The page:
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interestrateripoff

Citigroup Profits Jump As Bad Loans Turn Good

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http://www.bbc.co.uk/news/business-14168042

Citigroup profits have soared 24% as the banking giant managed to cut back its losses from bad loans.

The bank - the third largest in the US - earned $3.34bn (£2.07bn) in the three months to the end of June.

The numbers were well ahead of Wall Street expectations, and the sixth quarterly profit in a row.

"It's a good quarter, they're fixing a lot of problems, but they're not out of the woods yet," said Matt McCormick of investment advisers Bahl & Gaynor.

But he warned that "the bank still had overall revenue decline, trading declined and they are still taking a lot of quarterly profit from loan loss reserves."

Great news the banks are recovering.....

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http://www.zerohedge.com/article/citi-beats-earnings-2-billion-reserve-releases-generate-half-pre-tax-income

All you need to know about Citi's $1.09 beat of $0.96 consensus EPS: "Citigroup’s total allowance for loan losses was $34.4 billion at quarter end, or 5.4% of total loans. The $2.0 billion net release of credit reserves was 37% higher than the prior year period as credit quality continued to improve during the second quarter. More than half of the net credit reserve release was attributable to Citi Holdings. Consumer loans that were 90+ days delinquent, excluding the Special Asset Pool (SAP), fell 46% versus the prior year period to $9.9 billion, or 2.3% of consumer loans, while corporate non-accrual loans fell 56% to $4.8 billion and consumer non-accrual loans fell 39% to $8.4 billion." Translated: the "improvement" in mortgage loan standards (despite the ongoing foreclosure moratorium) is what "urged" the bank that it should provision less, and drive EPS higher. In other words of the $4.3 billion in pretax net income, almost half came from loan loss reserve releases. Since Q2 2009, loan loss reserve changes have reduced pretax income by $5.6 billion and added to pretax income by $11.2 billion. And that is what in the New Normal, is called "Income".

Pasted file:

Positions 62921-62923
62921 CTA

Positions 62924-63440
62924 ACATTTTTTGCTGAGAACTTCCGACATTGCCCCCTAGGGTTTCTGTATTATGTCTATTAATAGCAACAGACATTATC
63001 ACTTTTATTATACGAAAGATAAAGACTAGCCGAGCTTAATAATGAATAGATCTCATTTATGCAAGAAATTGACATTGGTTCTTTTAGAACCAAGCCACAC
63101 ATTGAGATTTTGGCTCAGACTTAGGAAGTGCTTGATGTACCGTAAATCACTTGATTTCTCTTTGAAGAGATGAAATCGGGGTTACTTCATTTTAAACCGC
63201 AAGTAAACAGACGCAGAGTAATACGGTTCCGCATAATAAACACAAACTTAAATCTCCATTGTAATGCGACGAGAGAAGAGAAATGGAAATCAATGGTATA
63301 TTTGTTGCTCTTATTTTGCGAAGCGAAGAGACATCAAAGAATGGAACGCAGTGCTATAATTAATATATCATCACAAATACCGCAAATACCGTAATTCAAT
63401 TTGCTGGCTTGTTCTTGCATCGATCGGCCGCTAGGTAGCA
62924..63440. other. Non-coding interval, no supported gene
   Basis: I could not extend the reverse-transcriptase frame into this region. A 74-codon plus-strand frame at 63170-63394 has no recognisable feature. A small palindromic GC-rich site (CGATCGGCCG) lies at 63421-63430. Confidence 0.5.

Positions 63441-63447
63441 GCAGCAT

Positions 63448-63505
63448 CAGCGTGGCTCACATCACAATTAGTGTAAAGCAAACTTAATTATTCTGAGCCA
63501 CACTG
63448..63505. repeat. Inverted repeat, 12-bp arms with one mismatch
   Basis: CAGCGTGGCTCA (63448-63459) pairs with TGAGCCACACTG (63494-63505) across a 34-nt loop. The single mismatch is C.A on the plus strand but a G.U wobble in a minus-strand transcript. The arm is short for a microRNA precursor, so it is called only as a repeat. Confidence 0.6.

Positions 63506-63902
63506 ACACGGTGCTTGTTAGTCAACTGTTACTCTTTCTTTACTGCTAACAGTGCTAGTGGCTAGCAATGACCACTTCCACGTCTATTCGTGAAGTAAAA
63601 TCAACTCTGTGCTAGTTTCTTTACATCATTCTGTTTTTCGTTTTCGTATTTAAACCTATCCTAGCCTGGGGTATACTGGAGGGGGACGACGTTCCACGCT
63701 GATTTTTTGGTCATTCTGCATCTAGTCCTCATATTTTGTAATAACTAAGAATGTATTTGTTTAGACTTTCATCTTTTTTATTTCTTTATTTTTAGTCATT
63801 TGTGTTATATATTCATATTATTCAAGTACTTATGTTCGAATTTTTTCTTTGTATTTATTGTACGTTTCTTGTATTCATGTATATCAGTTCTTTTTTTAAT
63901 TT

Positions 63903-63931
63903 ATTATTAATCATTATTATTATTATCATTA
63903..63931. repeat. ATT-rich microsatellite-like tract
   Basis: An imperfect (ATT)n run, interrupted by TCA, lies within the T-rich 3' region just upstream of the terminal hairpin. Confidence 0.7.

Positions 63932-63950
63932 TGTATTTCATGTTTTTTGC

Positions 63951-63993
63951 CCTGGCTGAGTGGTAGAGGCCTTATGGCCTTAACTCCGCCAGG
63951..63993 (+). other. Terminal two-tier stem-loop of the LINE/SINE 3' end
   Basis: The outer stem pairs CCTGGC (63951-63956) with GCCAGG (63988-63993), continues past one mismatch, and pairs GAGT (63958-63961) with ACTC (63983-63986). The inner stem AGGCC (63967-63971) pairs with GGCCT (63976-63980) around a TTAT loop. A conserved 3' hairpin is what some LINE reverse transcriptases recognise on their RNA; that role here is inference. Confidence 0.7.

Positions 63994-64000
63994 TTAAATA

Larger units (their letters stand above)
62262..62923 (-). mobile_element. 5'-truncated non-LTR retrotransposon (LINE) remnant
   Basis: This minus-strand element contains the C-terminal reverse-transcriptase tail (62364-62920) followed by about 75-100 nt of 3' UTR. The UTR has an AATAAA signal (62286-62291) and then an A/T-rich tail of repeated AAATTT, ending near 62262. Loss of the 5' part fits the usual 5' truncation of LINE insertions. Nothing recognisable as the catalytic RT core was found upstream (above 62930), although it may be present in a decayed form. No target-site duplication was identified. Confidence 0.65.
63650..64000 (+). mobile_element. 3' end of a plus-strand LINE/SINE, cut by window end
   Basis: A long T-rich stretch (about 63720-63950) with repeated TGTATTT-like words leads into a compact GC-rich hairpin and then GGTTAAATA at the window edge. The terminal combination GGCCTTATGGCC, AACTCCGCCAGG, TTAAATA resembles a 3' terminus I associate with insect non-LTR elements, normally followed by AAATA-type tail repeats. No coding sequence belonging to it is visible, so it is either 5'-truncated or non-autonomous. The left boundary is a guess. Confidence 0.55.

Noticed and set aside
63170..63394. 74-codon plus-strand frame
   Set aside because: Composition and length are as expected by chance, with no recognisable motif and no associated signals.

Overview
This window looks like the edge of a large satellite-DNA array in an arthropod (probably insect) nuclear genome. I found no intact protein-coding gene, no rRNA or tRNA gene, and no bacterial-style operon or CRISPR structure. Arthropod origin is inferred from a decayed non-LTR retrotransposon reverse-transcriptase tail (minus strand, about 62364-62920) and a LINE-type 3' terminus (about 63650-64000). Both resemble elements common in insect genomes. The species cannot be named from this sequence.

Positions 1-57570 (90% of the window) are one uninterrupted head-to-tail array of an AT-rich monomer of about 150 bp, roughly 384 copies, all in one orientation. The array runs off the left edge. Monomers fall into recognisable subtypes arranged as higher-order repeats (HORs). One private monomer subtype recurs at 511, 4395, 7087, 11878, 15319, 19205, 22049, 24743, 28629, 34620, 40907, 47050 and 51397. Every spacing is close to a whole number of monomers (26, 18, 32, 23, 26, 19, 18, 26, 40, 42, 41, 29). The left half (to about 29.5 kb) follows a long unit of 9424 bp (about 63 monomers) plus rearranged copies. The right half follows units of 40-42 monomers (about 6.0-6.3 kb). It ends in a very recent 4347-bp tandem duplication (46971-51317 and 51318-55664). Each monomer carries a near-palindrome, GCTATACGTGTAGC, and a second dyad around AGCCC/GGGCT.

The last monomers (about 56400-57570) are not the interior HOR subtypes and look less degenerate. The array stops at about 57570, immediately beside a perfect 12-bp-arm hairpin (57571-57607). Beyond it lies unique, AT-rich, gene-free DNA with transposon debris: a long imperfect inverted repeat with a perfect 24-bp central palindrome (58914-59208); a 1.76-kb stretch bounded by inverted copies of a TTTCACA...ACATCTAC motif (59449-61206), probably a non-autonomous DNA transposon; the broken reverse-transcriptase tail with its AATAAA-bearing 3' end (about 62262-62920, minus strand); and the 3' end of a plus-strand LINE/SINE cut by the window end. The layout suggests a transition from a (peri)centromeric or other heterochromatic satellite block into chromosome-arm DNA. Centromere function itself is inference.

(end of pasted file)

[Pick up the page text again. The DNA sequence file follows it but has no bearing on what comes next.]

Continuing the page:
http://www.scribd.com/doc/60086499/Earnings-Presentation

http://money.msn.com/business-news/article.aspx?feed=BW&Date=20110715&ID=13944688

Then again maybe not.

Edited by interestrateripoff

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When I read the title I knew what they had done without having to open it.

Mark your loans as lower risk, reduce the money you put aside to cover bad loans, book that reduction in money put aside as profit.

It's one last throw of the dice, one last bonus payout before the implosion.

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When I read the title I knew what they had done without having to open it.

Mark your loans as lower risk, reduce the money you put aside to cover bad loans, book that reduction in money put aside as profit.

It's one last throw of the dice, one last bonus payout before the implosion.

Well they do expect the taxpayer to come to the rescue again....

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Here we go again....

what they really need in the US, is a European stile set of "stress tests"...that will retunr confidence to the system as it has here in Europe.

No more fudging needed Mr Bernanke.

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  • 284 Brexit, House prices and Summer 2020

    1. 1. Including the effects Brexit, where do you think average UK house prices will be relative to now in June 2020?


      • down 5% +
      • down 2.5%
      • Even
      • up 2.5%
      • up 5%



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